Creating a Google Maps shortcode for WordPress

This week we’ll be extending WordPress by adding a custom shortcode. This shortcode will allow us to add a Google Map to a post using a simple piece of text in a post or page. Shortcodes are a quick and easy way to add functionality to a post in WordPress. They look something like this:

[ gallery ids="1,2,3,4"]

We’ll also using PHP based Object Orientated Programming (OOP) to create our shortcode. We’ll create a basic class, that has some static functions with in. We’ll be using static methods because we want some level of state to be kept.

map

Getting started

Our basic class will be pretty simple, it needs to register the shortcode and provide functions to render the shortcode and add the API JavaScript file.

class GoogleMap_Shortcode {
    static function init() {
    }

    static function render_shortcode($atts) {      
    }
	
    static function enqueue_map_javascript() {
    }
}

To create our shortcode we’ll need to first register it and then define it how it works and what HTML it creates. We’ll also need to figure out a way to add in the Google Maps API JavaScript. To add a shortcode to WordPress we use the add_shortcode function. This function takes 2 parameters, the name of the shortcode and the function to call when we want to render the shortcode. We’re going to call our shortcode “map” and our render function “render_shortcode”. Since we’re using a class, we’re going to take advantage of the PHP Magic Constant “__CLASS__”, this will maintain a reference to our class and ensure our function can be called.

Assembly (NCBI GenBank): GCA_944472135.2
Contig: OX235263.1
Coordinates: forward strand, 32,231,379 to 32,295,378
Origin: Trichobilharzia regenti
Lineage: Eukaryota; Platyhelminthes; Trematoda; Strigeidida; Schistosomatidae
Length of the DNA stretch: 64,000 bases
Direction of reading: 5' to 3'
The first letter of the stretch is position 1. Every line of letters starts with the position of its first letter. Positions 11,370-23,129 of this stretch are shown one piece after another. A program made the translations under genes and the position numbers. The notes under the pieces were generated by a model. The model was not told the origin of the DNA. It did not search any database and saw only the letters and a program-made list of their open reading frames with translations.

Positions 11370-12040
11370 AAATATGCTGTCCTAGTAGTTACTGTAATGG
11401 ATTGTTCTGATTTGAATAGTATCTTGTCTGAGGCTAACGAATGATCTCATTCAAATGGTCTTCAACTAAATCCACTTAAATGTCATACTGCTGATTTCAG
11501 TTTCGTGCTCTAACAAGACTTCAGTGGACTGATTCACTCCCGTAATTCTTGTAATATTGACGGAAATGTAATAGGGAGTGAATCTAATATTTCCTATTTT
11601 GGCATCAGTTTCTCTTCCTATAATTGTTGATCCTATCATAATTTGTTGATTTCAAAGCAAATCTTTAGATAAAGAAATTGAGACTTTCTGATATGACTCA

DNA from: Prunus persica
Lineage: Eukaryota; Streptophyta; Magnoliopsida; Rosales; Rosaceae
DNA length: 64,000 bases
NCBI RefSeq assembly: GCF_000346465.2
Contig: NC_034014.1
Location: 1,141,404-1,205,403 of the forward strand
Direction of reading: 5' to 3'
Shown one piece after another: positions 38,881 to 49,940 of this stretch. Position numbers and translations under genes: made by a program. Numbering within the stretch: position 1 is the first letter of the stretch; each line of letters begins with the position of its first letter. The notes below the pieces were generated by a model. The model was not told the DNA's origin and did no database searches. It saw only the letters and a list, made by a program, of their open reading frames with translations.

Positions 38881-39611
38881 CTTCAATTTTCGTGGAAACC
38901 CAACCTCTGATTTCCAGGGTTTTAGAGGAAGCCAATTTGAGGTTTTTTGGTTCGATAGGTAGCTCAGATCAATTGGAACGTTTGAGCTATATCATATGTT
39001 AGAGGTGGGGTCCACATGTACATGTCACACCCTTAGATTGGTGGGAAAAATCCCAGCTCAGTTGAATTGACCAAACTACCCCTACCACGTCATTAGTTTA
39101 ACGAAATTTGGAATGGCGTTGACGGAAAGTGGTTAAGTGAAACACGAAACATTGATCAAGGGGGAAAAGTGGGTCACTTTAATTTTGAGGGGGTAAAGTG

add_shortcode('map', array(__CLASS__, 'render_shortcode'));

The add_shortcode needs to be called only once, so we’re going to call it from our “init” function, and then immediately after our class definition call it.

class GoogleMap_Shortcode {
    static function init() {
        wp_enqueue_script( 'jquery' );
        add_shortcode('map', array(__CLASS__, 'render_shortcode'));
    }

    static function render_shortcode($atts) {
    }
    static function enqueue_map_javascript() {
    }
}

GoogleMap_Shortcode::init();